Have fun teaching is another site I've been using lately, and it looks like they do giveaways on their site and have a Teachers Pay Teachers store for some of their stuff, too. Khan Academy is another one that is getting more and more use (and giggles; H thinks it is hilarious!) on our end. Another math site I've used with success is Homeschool Math. What are your favorite free homeschooling resources?
momgineer Meredith Anderson

STEM education is my passion!

pompom racing

What you need:
  • pompoms
  • straws
  • ramp (optional) - a table or smooth floor works well too
This is something my kids have loved doing for years. I got this activity ready for them this morning since we hadn't done it in awhile. It is always a HUGE hit here! This is one of many great games we learned from a speech therapist.

Pompoms set up.
Ready, set, blow!
They fly down the ramp so fast it's hard to capture it!

momgineer Meredith Anderson

STEM education is my passion!

man vs nature

Is it a natural resource or a man made resource? This was a question we covered recently in one of our homeschooling study units. The topic had me wondering about the intersection of man and nature that we often see on walks. It can be so beautiful to witness the initial, or primary, interaction, before it moves on to something unrecognizable as one or the other. Generally it is man manipulating nature, though we have had more and more of the opposite in terms of weather in recent years! Here are a few pictures from recent walks of man making a mark on nature:

What are your favorite spots to see man's gentle impact on nature?
momgineer Meredith Anderson

STEM education is my passion!

thanksgiving fraction plate download

I have another download from my Teachers Pay Teachers store (it's free to have an account there and there are over 60k freebies as of this post). This is the preview file to my larger Thanksgiving math activities. You don't have to know fractions to do this but it's a fun introduction for little ones. Cut out the fraction pieces and glue them on to your Thanksgiving plate. Great fine motor practice and a fun way to start thinking about how you want to fill your real plate. They will only be able to fit everything on their plate if their fractions add up to 1!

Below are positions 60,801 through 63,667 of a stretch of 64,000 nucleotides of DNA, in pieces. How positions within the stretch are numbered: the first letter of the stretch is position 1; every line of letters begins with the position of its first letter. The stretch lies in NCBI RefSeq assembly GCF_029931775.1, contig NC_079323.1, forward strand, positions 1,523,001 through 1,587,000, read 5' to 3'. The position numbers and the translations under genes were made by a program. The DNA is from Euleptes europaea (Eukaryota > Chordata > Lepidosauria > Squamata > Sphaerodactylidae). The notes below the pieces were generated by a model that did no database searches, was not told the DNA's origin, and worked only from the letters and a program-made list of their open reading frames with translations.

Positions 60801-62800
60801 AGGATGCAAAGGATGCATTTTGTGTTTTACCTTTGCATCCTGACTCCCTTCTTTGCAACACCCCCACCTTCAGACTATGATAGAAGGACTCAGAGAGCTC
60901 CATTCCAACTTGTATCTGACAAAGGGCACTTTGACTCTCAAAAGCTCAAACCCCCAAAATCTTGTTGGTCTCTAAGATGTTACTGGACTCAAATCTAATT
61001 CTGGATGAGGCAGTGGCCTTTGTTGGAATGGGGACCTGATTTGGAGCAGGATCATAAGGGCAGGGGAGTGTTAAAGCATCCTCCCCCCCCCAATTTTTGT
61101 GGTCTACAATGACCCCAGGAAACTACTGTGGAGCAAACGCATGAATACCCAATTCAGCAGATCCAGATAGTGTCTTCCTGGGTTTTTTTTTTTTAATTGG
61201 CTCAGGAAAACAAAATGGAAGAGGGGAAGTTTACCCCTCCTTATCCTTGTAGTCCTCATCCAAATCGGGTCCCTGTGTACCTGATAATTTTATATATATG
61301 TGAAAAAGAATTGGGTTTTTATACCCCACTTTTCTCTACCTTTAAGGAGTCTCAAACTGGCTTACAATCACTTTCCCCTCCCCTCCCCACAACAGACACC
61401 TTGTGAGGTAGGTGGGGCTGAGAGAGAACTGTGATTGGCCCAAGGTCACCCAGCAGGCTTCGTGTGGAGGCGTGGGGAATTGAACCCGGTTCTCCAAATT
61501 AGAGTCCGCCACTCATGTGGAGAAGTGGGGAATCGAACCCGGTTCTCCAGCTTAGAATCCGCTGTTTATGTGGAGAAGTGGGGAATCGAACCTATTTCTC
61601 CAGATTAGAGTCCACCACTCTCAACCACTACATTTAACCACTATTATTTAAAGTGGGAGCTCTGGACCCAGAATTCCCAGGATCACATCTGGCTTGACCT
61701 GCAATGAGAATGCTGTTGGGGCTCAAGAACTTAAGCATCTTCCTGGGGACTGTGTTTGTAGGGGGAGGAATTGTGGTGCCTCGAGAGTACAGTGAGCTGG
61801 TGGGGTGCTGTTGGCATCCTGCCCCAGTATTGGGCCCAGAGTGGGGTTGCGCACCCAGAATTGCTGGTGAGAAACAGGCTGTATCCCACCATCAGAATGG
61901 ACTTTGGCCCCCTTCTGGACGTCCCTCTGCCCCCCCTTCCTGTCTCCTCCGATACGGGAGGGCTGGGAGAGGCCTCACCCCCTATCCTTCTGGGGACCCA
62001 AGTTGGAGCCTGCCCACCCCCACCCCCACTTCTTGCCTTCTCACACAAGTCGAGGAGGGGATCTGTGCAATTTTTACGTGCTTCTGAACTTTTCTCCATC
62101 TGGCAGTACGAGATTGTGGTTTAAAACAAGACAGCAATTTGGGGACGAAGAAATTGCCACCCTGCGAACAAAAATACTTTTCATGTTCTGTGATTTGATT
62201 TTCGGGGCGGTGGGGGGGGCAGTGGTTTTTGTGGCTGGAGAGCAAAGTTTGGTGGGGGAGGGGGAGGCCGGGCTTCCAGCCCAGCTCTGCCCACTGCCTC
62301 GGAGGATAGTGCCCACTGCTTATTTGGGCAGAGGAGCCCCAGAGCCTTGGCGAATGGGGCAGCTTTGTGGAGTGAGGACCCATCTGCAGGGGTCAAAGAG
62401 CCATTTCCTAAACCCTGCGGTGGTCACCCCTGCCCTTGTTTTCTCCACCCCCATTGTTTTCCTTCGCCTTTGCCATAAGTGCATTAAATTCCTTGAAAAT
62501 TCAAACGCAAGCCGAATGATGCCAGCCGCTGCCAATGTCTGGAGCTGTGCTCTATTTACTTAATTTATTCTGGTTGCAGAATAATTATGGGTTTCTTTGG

momgineer Meredith Anderson

STEM education is my passion!

bark painting

Hurricane Sandy was a disaster for so many people in the northeast US, but we were lucky enough this year to avoid the issues we encountered with last year's storm. We didn't lose power (yay!) and since we had our two giant maple trees removed following last year's storm, there were no branches falling toward my head or through our roof, as they did last year (bigger yay!). Only two fence panels and small branches (<10ft long) fell. During yard cleanup, the kids and I found several large pieces of bark, so I put them on the deck to dry out. We used Q-tips and large brushes to paint:

Our finished pieces.
H painting his space themed bark.
He wanted to add glitter. There is glitter in space. Duh.
Just wish we had more bark to paint!

momgineer Meredith Anderson

STEM education is my passion!


Just a quick picture update - Halloween from the back! H wanted to be a shark this year and after seeing this super cute costume idea, I knew buying a costume was not an option! F was a dinosaur, which has now been worn 4 consecutive Halloweens between the 2 of them. =)

Hope you had (or will have, if you are sans power) fun ToTing!
I am so very thankful all of our family and friends are safe after Sandy, and I am keeping those who were not as fortunate in my thoughts. Wishing a speedy recovery to those affected.
momgineer Meredith Anderson

STEM education is my passion!